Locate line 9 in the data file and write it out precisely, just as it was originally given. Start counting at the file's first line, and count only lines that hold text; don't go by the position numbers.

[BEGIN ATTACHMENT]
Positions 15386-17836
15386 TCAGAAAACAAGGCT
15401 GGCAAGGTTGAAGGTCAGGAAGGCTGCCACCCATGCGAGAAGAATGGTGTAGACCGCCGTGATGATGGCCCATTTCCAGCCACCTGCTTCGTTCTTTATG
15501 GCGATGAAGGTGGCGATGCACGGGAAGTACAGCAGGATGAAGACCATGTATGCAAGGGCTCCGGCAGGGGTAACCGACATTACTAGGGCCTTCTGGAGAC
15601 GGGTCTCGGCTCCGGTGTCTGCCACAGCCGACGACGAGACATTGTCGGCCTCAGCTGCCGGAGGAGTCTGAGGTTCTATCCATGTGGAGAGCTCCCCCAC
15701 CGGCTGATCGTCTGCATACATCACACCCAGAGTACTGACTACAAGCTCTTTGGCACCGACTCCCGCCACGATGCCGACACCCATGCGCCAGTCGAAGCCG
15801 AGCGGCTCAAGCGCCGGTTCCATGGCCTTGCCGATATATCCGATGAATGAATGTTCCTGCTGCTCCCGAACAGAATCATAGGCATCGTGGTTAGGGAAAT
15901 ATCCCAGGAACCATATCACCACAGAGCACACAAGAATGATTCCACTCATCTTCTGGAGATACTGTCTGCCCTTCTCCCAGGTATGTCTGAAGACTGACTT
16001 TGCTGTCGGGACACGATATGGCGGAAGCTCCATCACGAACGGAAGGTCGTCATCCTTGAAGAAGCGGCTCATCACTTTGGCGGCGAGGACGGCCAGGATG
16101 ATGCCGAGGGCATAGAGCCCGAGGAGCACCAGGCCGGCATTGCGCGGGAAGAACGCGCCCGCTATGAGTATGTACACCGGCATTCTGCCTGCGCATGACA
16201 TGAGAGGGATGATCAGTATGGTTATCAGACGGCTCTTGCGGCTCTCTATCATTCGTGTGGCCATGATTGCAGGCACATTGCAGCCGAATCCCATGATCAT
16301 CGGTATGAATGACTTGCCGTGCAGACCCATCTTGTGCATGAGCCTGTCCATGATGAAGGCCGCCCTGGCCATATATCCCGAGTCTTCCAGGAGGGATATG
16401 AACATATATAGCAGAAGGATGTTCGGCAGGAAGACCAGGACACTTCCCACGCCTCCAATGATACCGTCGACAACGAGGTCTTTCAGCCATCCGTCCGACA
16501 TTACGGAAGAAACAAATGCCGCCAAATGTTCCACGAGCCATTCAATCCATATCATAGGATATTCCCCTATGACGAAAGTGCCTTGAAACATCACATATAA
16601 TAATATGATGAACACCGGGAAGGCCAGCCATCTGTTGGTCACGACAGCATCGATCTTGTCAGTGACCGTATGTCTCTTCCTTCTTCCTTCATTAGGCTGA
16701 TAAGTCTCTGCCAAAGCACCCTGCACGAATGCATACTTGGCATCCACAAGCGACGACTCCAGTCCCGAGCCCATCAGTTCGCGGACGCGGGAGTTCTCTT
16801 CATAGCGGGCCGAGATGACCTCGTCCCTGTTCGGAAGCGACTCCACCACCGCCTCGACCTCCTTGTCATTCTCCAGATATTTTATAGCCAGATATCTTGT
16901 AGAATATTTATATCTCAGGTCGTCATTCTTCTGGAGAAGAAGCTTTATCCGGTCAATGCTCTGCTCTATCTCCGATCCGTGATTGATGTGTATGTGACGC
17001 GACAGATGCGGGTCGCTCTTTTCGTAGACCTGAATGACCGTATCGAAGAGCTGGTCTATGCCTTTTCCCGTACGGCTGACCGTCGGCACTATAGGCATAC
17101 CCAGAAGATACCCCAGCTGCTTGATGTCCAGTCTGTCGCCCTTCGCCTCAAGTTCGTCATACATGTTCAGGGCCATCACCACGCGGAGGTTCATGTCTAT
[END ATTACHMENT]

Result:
16001 TGCTGTCGGGACACGATATGGCGGAAGCTCCATCACGAACGGAAGGTCGTCATCCTTGAAGAAGCGGCTCATCACTTTGGCGGCGAGGACGGCCAGGATG